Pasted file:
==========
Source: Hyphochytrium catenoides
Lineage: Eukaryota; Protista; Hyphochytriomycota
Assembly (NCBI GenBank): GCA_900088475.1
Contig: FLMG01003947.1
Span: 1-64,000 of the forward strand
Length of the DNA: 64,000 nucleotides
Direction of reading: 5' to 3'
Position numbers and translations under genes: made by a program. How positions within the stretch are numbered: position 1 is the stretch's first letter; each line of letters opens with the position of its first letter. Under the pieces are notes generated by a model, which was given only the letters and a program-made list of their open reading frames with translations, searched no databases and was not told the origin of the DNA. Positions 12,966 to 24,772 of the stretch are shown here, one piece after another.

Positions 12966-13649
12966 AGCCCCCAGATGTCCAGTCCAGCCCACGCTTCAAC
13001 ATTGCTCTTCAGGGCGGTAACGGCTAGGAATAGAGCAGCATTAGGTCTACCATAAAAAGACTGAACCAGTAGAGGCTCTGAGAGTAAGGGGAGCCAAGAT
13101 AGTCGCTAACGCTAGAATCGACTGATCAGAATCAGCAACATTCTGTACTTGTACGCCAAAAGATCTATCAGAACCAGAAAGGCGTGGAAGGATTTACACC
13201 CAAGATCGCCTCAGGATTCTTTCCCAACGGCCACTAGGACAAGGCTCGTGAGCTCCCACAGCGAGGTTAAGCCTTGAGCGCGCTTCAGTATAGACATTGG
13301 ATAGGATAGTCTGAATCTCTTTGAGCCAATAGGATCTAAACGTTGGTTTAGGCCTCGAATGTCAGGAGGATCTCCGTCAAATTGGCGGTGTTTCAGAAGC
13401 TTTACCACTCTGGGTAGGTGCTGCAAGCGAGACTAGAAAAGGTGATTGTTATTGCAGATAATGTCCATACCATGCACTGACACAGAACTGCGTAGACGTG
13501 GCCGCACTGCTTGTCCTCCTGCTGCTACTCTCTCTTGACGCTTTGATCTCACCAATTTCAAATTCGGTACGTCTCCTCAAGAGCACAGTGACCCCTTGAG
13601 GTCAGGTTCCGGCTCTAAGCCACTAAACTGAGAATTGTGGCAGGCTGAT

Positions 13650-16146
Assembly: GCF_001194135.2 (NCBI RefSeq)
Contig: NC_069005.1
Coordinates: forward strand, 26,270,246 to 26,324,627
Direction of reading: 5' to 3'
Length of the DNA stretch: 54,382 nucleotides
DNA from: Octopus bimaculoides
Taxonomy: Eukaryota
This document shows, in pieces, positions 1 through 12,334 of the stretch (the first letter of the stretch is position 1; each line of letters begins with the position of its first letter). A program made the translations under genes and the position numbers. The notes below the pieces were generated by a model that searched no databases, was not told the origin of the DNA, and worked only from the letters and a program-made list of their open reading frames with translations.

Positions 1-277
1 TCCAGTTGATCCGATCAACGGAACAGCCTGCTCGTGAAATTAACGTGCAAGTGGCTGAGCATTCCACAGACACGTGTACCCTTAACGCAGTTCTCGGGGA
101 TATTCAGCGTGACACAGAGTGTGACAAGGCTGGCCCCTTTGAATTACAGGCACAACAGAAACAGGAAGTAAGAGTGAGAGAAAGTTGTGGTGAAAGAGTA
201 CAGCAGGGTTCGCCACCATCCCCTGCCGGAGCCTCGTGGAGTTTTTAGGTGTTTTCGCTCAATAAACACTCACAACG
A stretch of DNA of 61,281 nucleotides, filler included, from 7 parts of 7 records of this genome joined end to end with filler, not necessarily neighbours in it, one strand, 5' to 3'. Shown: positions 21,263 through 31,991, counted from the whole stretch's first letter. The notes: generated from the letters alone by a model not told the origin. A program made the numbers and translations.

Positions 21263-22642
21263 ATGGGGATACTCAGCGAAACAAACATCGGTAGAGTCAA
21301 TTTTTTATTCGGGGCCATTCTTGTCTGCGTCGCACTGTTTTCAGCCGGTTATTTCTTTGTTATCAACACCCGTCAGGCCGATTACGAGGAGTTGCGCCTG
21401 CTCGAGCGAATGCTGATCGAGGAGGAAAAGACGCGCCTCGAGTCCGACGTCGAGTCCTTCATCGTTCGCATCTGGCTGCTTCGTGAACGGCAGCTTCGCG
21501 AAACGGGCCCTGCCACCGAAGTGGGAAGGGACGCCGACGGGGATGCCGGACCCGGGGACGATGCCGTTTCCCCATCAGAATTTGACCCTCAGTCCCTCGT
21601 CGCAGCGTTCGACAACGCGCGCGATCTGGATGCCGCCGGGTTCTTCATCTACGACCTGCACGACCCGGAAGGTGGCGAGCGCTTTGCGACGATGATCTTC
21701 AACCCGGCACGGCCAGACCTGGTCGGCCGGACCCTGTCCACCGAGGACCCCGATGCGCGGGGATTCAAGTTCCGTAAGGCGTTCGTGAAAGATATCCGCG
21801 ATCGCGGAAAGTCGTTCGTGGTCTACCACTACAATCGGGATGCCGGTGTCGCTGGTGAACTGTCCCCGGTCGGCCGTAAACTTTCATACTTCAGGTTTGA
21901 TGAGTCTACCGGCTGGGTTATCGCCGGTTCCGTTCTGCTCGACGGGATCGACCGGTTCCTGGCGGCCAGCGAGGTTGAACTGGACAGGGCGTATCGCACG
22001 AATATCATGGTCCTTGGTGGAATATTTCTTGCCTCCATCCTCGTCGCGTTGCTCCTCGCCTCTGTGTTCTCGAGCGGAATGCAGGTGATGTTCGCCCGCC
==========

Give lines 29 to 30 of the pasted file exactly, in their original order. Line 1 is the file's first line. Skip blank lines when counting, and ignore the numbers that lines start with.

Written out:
101 TATTCAGCGTGACACAGAGTGTGACAAGGCTGGCCCCTTTGAATTACAGGCACAACAGAAACAGGAAGTAAGAGTGAGAGAAAGTTGTGGTGAAAGAGTA
201 CAGCAGGGTTCGCCACCATCCCCTGCCGGAGCCTCGTGGAGTTTTTAGGTGTTTTCGCTCAATAAACACTCACAACG